A new poll released on Wednesday found that most Americans oppose an increase in the debt ceiling, but at the same time support few potential cuts in the federal budget.
The Ipsos/Reuters poll found that 71% of those surveyed oppose increasing the debt limit. This was true even of the half sample who were told that "not raising the debt limit would damage the US' sovereign debt rating, which is like our credit rating: it would seriously damage our credibility abroad, would make it much more difficult for us to borrow in the future, and would likely push up interest rates."
As with most polling on substantive issues, what the results show is more a reaction to the way the pollster describes the policy than a deep-seated opinion on the issue at hand.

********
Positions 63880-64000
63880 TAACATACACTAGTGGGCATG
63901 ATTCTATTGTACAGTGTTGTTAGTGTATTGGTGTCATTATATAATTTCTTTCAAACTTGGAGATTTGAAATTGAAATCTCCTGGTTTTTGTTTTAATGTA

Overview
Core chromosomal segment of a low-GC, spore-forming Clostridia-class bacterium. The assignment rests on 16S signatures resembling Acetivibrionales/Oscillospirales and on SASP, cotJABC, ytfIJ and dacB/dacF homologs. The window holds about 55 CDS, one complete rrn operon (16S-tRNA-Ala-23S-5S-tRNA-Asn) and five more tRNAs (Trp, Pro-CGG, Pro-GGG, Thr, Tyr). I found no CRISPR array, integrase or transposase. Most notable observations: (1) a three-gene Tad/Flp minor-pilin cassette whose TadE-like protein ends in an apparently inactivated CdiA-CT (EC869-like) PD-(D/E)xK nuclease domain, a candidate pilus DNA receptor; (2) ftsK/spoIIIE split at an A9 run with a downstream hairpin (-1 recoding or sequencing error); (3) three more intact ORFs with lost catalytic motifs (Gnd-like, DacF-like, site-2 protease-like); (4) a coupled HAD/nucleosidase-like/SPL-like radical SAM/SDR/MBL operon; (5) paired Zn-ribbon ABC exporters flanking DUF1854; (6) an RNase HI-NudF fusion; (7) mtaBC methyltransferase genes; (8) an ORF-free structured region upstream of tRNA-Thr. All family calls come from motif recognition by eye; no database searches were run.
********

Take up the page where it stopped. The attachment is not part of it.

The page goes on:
While most respondents opposed increasing the debt limit, few proposals to cut spending received majority support in the poll. Most supported cutting foreign aid (74% support), cutting the budget of the IRS (65% support) and cutting the budgets of financial regulators (53%). A narrow majority (51%) also supported cutting defense spending, although that majority comes from the half sample that was told that defense spending is one of the three major spending areas that make up almost 2/3 of the budget; only 47% of those who were not told that supported cutting defense spending.
The poll was conducted Jan. 7-10 among 1,021 adults, and has a margin of error of 3.1% for the full sample. Error margins for the half samples included are higher.
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